In 2016, Tanner Roark won 16 games with a 2.83 ERA and 1.17 WHIP. In 2014, he won 15 games with a 2.85 ERA and 1.09 WHIP. I'm not suggesting there's anything special about even-numbered years for him, but I am pointing out he has genuine high-end potential. It's not potential in its usual form -- the big bat-missing ability -- but it's potential proven twice over. And the truth is every year he's among the best pitchers at avoiding hard contact. It's just that in 2015, he was forced to bounce between the rotation and bullpen and, last year, he had some command issues stemming from mechanical issues that he appears to have addressed this spring. Frankly, just the innings-eating potential on a first-division club is valuable.
Given the scarcity of stolen bases in the game today, it's astonishing to me that a shortstop with a top-prospect pedigree and a full-time job who ran at a rate that would have netted him 20 steals if he had spent all of last year in the majors is so widely ignored. Yeah, having 49 strikeouts compared to just three walks puts a damper on things, but he was a 21-year-old getting his first taste of major-league duty. Bat control was his thing in the minors, so beyond just the steals total, Amed Rosario might be the one player on this list with genuine breakout potential.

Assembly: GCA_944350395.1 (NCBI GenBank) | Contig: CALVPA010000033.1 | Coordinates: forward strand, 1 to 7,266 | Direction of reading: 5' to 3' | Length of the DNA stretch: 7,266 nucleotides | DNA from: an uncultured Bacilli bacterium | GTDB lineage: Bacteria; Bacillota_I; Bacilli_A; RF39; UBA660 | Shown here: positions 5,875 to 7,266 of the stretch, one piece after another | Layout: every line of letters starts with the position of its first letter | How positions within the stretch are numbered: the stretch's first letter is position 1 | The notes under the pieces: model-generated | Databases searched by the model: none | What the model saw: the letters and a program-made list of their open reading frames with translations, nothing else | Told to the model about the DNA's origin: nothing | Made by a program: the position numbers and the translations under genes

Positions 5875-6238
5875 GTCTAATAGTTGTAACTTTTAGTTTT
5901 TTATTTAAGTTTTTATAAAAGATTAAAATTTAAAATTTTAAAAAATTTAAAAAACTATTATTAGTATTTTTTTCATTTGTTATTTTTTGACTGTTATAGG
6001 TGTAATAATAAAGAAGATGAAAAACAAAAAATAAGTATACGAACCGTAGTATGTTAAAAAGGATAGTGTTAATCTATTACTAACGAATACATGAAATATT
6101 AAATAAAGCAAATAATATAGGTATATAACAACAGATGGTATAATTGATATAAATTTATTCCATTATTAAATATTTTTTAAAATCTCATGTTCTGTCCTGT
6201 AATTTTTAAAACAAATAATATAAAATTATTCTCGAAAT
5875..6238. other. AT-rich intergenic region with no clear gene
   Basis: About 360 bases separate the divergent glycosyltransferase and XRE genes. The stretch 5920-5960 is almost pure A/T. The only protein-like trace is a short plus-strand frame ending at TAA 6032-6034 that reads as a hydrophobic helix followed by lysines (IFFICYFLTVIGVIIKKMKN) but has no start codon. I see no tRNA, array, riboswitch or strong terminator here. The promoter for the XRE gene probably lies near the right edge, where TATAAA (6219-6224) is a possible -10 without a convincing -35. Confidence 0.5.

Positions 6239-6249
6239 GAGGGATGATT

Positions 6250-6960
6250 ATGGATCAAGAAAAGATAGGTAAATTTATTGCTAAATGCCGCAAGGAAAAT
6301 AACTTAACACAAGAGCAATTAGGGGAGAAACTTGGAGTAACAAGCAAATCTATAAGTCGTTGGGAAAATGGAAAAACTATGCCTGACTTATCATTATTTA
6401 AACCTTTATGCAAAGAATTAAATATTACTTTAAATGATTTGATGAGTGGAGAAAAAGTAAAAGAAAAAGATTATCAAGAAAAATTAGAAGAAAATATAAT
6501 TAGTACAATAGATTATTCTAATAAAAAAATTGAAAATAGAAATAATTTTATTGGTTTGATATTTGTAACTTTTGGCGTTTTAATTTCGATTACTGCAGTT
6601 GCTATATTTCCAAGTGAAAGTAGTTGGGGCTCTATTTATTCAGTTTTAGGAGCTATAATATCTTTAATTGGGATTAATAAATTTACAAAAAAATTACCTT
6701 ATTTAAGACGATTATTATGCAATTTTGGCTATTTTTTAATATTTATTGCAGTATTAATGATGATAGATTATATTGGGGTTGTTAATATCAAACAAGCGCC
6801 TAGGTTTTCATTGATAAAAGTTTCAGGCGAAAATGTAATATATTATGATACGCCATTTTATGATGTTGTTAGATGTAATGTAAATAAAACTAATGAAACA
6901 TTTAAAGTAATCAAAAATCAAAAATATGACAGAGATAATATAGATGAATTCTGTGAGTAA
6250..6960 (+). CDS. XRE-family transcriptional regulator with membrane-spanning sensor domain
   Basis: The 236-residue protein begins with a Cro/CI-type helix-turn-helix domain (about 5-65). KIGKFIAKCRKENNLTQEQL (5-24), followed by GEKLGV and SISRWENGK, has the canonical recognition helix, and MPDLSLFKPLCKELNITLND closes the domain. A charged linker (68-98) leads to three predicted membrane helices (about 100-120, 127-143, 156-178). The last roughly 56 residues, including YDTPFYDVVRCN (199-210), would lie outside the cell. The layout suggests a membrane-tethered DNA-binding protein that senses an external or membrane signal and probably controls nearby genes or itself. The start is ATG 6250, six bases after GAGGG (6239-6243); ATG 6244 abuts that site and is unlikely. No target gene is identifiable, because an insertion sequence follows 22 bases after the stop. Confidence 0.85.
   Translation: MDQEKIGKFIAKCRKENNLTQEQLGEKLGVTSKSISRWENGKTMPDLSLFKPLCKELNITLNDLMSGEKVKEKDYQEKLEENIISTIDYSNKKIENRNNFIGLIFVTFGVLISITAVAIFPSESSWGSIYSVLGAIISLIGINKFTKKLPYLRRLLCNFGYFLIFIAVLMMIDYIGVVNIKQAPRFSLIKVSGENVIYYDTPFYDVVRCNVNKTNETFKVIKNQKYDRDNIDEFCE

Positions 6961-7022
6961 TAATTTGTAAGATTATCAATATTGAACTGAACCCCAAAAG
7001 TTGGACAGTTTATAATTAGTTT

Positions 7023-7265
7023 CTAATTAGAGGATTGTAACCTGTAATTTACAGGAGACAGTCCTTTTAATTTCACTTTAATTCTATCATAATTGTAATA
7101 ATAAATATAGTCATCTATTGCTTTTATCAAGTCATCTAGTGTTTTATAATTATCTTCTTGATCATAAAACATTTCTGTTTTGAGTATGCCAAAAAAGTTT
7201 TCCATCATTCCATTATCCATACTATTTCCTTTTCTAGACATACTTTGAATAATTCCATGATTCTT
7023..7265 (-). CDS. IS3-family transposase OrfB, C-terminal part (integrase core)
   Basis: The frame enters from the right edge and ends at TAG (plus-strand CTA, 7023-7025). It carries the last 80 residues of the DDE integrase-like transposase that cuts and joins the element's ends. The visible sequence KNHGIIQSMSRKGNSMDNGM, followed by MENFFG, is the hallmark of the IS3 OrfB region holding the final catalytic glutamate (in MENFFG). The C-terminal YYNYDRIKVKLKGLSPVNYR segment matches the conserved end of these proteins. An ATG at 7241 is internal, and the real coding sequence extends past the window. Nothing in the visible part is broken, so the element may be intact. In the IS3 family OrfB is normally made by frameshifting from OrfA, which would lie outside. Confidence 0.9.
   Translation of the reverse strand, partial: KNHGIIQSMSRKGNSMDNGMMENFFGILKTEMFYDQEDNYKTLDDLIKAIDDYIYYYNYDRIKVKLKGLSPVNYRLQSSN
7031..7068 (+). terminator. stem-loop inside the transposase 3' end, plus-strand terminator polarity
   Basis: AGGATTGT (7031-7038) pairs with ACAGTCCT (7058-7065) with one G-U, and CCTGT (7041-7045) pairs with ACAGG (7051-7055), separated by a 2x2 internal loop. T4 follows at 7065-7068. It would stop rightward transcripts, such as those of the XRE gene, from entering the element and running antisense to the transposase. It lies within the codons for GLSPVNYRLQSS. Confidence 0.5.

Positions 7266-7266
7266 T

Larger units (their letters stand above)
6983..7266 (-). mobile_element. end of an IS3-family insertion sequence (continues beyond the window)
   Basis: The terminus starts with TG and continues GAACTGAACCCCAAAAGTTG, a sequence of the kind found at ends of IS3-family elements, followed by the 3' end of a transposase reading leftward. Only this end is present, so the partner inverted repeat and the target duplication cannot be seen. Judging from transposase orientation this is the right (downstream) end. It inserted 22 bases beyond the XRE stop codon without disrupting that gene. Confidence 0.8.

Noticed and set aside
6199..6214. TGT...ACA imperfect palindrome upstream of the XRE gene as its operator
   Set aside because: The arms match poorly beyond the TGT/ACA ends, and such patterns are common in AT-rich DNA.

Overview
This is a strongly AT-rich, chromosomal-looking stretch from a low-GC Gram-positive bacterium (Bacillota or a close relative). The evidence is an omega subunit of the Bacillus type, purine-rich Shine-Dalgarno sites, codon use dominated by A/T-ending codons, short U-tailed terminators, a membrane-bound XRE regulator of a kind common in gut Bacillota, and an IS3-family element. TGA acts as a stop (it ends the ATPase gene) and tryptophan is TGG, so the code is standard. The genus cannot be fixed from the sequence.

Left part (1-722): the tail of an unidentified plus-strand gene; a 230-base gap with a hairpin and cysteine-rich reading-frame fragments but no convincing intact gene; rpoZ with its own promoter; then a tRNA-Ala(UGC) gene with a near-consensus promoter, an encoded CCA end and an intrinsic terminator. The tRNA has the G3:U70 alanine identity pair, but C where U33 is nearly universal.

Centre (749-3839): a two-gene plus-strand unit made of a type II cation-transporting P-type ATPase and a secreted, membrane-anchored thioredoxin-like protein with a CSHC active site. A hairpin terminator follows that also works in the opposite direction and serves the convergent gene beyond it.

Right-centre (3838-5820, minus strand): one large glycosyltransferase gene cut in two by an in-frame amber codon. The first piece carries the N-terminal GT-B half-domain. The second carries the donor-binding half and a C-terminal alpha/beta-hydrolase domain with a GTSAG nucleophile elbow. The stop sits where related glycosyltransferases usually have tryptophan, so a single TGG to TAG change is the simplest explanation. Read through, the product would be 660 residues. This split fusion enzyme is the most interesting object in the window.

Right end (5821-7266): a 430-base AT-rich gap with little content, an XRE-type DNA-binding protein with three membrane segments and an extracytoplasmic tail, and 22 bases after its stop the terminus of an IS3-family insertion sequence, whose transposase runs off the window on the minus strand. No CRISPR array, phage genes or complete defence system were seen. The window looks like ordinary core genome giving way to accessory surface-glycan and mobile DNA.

Mike Minor has gotten so little traction during this draft prep season that I sometimes wonder if I just imagined his move back to the rotation. But no, the Rangers seem fully committed to the idea, and normally when relievers who dominate to the extent Minor did last year get their shot in the more impactful role, us Fantasy Baseballers start salivating over the potential. The difference here is Minor has already had a big season as a starting pitcher, back in 2013 for the Braves, which should only be a point in his favor. Still, the only leagues where we see him getting drafted at all are ones where his relief pitcher eligibility is prized.